Gay voices continue to strive to be heard and respected at Harding University, the conservative, Church of Christ-affiliated institution in Searcy. A publication by LGBTQ students there reports a new school policy seemingly targeting them.

We reported last spring on the re-launch of a publication and website dedicated to gay rights issues at Harding. Now the Hear Queer Voices blog reports on an apparent addition to the schools’ sexual harassment policy. The policy expresses the right of students to be free from sexual discrimination and harassment. It also says, emphasis supplied:


“Sexual harassment is generally understood to include a wide range of behaviors, from the actual coercing of sexual relations to the unwelcome or inappropriate emphasizing of sexual identity. This definition will be interpreted and applied consistent with Christian standards of behavior and conduct.”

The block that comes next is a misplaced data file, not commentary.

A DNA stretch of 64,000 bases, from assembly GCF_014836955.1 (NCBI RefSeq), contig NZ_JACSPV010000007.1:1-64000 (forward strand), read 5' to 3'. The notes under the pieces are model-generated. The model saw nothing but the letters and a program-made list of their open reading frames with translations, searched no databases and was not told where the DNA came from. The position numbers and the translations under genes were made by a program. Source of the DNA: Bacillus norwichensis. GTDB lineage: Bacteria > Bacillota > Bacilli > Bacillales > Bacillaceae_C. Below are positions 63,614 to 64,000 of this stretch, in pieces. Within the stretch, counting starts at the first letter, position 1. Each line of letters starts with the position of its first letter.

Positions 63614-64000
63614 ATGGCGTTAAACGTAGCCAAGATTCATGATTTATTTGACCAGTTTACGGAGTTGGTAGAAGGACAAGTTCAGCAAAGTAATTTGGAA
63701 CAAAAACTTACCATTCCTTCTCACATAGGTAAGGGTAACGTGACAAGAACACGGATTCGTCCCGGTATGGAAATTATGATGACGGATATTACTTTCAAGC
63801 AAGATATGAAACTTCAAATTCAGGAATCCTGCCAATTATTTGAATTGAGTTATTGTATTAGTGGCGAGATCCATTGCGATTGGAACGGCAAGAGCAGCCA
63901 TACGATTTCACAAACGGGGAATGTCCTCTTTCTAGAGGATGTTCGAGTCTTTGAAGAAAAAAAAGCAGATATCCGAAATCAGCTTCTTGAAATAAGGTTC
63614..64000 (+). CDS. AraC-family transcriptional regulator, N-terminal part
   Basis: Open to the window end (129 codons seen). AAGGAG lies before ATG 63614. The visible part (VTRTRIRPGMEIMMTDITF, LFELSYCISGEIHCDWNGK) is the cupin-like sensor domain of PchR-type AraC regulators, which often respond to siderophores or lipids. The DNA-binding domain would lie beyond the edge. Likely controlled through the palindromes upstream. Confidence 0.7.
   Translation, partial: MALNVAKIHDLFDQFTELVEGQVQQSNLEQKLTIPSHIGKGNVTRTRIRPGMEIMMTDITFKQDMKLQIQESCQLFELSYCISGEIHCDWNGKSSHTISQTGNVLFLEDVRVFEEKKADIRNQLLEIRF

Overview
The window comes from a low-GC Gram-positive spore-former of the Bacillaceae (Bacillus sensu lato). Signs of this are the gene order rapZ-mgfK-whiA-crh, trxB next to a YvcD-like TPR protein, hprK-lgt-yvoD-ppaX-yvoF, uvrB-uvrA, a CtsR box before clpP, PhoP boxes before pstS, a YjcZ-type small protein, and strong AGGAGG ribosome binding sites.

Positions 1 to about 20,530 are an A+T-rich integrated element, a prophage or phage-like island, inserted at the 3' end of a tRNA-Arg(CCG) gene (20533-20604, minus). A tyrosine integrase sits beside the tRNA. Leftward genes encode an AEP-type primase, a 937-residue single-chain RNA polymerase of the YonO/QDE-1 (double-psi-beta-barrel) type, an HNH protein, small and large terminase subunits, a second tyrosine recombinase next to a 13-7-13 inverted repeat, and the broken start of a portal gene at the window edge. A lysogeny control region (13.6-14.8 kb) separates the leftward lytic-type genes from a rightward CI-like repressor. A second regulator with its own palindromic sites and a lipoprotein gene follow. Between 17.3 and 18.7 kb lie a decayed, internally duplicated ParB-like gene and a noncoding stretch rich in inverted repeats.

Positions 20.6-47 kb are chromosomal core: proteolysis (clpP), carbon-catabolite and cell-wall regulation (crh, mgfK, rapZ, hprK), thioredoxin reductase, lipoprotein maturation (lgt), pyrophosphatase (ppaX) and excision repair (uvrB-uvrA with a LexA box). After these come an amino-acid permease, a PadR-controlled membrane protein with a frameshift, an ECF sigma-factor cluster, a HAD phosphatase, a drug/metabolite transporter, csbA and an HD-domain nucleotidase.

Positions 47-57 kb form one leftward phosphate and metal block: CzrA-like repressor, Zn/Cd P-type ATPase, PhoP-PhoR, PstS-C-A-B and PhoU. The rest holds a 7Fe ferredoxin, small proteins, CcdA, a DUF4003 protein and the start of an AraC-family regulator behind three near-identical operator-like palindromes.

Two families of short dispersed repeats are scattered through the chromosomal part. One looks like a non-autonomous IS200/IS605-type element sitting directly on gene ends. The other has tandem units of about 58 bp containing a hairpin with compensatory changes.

Gay students suspect this targets them. In short: If you must be gay, stay in the closet.

Writes the blogger:


Students on campus are now terrified that even stating our sexual identity could be classified as harassment (after all, who defines “unwelcome and inappropriate”? Or “Christian standards”?). 

It’s an interesting article, including an anonymously sourced report on purported remarks by the school president to faculty on how to respond to gay students on campus — for example: don’t “affirm” those who believe they have same-sex attraction feelings but are celibate. And a suggestion that those hoping for the hire of LGBTQ professors or wanting to hold gay pride parades should go elsewhere.

The article also addresses the question of why a gay person would want to stay in an unwelcoming environment.


While I cannot speak for all LGBTQ+ students, I can say that some did not choose Harding. Some chose Harding without realizing the severity of the oppression here. Some chose to go here, then discovered their identity/orientation while attending. Some of us actually REALLY love Harding. If you really love something, and see its potential, why would we not try to make things better?